Another one of the basics that Luther brought up was the importance of Scripture’s authority. That may seem rather obvious to you and me nowadays, but in Luther’s time the Bible was rather removed from the practice of Christian faith most ordinary folks. For one, it wasn’t printed their language. In Latin, it was something only the priests and monks could read and understand. Luther changed that by translating the Bible into German. With that, along with Gutenberg’s printing press, everyday people soon had access to the Scriptures. Furthermore, it wasn’t always clear that things the church taught and drew a hard line on had any basis in Scripture. So, Luther did a lot of housecleaning, and the tool he used was the Word of God. Seven sacraments, for example, got narrowed down to the basic two the Protestant Church has today. Since Scripture was silent about papal infallibility, Luther saw no more use for believing the Pope in Rome had the final say on everything. There were a few other basics that Luther tried to bring the church back to, some of which proved to be more controversial than others. To some degree, these are still the main, basic issues that Lutherans attempt to hold the church to today.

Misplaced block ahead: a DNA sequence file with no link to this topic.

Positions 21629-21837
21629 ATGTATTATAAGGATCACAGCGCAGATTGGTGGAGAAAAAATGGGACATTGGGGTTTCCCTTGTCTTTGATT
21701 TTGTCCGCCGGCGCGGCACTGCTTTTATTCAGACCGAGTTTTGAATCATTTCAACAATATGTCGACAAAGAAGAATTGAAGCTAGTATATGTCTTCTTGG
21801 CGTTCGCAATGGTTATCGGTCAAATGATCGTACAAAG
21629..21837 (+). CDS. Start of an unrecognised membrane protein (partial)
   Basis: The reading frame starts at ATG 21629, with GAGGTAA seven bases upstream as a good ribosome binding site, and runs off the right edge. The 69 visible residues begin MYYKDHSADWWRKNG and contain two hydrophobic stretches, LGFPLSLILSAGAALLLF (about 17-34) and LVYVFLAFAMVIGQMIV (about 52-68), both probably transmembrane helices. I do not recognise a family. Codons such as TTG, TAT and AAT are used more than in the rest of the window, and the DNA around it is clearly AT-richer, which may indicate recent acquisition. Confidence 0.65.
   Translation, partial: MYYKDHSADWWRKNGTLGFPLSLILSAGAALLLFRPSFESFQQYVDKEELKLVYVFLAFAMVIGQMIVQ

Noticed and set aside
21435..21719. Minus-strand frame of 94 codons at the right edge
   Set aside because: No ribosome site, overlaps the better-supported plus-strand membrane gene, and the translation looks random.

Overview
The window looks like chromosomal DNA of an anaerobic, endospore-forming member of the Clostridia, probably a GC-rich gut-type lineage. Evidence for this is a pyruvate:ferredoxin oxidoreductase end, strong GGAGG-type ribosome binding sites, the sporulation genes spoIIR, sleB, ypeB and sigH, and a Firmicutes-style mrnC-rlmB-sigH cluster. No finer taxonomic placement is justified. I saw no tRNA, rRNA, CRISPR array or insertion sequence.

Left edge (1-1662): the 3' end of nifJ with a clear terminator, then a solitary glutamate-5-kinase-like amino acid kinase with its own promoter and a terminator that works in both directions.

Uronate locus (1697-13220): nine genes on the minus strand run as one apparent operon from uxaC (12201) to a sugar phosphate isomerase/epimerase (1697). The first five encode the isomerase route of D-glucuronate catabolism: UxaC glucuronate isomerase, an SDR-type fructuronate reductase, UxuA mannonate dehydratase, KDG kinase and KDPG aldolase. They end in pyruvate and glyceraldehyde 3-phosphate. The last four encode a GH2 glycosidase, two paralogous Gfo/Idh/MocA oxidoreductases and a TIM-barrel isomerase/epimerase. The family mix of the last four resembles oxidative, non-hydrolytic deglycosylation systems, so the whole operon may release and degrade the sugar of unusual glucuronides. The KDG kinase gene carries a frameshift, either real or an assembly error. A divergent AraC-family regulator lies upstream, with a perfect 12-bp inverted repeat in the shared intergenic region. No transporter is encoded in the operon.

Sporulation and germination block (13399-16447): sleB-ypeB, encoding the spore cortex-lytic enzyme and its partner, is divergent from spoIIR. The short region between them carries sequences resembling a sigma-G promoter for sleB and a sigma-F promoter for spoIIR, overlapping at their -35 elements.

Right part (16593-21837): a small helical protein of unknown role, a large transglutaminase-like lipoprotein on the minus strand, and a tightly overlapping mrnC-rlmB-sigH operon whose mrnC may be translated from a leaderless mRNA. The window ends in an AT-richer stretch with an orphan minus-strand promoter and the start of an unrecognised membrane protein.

Interestingly enough, Jesus had also sought to bring people back to the basics, too, in his time. We see a prime example of that effort in the gospel lesson this morning. In the face of the Pharisees questions of theology and belief, who are trying to find something to fault him for, Jesus gives a simple but straightforward answer: “‘Love the Lord your God with all your heart, and with all your soul, and with all your mind.’ This is the greatest and first commandment. And a second is like it: ‘You shall love your neighbor as yourself.’ On these two commandments hang all the law and the prophets.”

In other words, these two commandments are the basics. Everything that was contained in the Jewish law code and the words of the prophets through the ages were in some way dependent on or in support of those two commands about a disposition toward and actions of love toward God and neighbor. The Pharisees, you see, liked to use that law and those prophets’ words as weapons as they hurled them at their opponents or as walls against people who they viewed as unclean. Jesus very quickly reminds them that the foundation of their entire religious system was really about loving God with every fiber of your being and loving other people as you love yourself. That is, everything the people of God are about should really come down to these two related commandments about love. One of them involves a vertical dimension—from God to us—and the other a horizontal one that unites us with the people around us.

The Pharisees gather...